UT’s Student Government will vote tonight on a resolution that would add a non-binding referendum on tuition increases to the next SG election and call for a scientifically conducted survey of student opinion on tuition policy and budgetary concerns to be administered in coordination with the University’s assessment office. The second objective is an excellent idea, but the first would effectively negate the impact of all student input on tuition and budget policies to date.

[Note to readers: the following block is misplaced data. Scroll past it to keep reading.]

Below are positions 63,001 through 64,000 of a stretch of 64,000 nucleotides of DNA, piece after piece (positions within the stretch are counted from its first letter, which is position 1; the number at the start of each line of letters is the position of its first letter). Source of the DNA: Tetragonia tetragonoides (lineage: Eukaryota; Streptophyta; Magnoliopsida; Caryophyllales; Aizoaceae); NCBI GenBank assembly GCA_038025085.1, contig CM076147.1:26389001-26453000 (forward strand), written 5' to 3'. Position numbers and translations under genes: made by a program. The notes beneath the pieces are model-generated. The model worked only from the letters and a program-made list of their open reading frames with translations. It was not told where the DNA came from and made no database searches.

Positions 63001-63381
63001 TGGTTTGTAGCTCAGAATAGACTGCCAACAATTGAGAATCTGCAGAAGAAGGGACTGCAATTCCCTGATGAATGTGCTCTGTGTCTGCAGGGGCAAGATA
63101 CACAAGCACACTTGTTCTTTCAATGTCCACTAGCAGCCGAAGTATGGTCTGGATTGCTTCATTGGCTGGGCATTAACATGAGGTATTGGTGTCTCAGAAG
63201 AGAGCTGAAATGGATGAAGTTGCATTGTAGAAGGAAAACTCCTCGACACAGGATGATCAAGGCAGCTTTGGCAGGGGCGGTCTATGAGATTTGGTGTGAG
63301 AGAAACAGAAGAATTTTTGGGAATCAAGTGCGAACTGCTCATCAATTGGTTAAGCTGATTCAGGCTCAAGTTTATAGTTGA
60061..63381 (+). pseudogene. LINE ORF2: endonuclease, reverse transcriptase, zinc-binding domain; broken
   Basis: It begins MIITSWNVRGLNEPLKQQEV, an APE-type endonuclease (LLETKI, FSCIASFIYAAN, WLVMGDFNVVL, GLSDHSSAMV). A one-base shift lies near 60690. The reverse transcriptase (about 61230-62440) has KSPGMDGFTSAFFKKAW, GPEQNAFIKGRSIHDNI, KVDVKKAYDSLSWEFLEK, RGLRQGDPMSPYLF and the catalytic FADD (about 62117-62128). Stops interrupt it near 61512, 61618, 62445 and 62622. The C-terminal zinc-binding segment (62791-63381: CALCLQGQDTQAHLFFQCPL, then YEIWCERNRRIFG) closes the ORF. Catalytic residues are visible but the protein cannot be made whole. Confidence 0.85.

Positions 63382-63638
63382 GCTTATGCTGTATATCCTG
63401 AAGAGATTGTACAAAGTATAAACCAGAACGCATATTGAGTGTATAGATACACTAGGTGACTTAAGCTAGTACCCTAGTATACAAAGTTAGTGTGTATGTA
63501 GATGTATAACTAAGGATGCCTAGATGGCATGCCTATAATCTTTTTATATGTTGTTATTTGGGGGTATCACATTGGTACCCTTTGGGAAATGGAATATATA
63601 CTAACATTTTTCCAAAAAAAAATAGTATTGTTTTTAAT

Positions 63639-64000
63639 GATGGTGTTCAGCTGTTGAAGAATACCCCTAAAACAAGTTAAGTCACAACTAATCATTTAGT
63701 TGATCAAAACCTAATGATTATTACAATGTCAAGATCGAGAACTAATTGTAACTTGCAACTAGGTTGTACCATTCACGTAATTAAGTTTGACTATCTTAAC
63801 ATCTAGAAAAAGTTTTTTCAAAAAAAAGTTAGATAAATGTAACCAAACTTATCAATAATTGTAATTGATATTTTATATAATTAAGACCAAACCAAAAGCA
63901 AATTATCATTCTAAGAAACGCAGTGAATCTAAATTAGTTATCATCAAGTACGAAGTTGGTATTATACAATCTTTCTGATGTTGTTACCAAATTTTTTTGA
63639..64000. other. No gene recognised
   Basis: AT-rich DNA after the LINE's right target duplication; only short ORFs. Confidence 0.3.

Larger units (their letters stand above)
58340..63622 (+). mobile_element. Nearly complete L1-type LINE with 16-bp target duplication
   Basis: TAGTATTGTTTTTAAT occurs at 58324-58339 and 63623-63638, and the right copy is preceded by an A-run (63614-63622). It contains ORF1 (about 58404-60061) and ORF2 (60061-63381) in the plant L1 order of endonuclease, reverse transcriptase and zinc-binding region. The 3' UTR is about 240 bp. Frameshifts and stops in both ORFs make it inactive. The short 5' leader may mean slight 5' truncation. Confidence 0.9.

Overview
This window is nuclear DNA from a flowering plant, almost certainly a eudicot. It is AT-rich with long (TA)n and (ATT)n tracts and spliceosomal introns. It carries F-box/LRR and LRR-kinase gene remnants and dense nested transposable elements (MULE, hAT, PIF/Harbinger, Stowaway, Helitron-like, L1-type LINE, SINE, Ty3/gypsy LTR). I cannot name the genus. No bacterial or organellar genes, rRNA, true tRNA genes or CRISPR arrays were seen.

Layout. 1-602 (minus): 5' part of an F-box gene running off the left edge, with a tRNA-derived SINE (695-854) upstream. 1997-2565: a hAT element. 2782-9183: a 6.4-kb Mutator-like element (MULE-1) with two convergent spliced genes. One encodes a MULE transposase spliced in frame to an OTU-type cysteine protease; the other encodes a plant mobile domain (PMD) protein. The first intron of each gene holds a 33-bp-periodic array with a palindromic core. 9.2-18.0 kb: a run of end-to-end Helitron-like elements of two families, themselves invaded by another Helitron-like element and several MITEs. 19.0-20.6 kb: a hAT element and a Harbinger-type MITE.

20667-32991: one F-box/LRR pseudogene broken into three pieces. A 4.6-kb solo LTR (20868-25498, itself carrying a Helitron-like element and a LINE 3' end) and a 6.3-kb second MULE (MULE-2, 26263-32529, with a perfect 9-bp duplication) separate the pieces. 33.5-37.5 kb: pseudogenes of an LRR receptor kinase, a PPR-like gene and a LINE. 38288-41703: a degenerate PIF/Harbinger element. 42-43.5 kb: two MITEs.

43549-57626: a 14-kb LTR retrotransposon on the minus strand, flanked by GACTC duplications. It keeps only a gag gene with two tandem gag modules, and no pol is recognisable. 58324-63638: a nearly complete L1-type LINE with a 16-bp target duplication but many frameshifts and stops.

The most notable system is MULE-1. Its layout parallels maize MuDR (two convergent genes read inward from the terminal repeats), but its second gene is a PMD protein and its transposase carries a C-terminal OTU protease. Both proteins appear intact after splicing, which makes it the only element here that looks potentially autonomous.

A survey of a random sample of UT students with questions on tuition would be tremendously helpful to student leaders and campus administrators. Simultaneously conducting a non-binding referendum — that is, a survey — on tuition increases with the skewed sample set of SG voters and only one or two questions would dilute the impact of a survey independent of the SG elections and would give opponents of tuition increases a false data set to rally around.
Speaking merely as an individual rather than an official representative of the Liberal Arts College Tuition and Budget Advisory Committee or any other group, I believe SG should proceed with its idea of gathering student input on tuition policy in a responsible manner, but SG should know better than to torpedo its own efforts in the same bill with a ham-fisted referendum.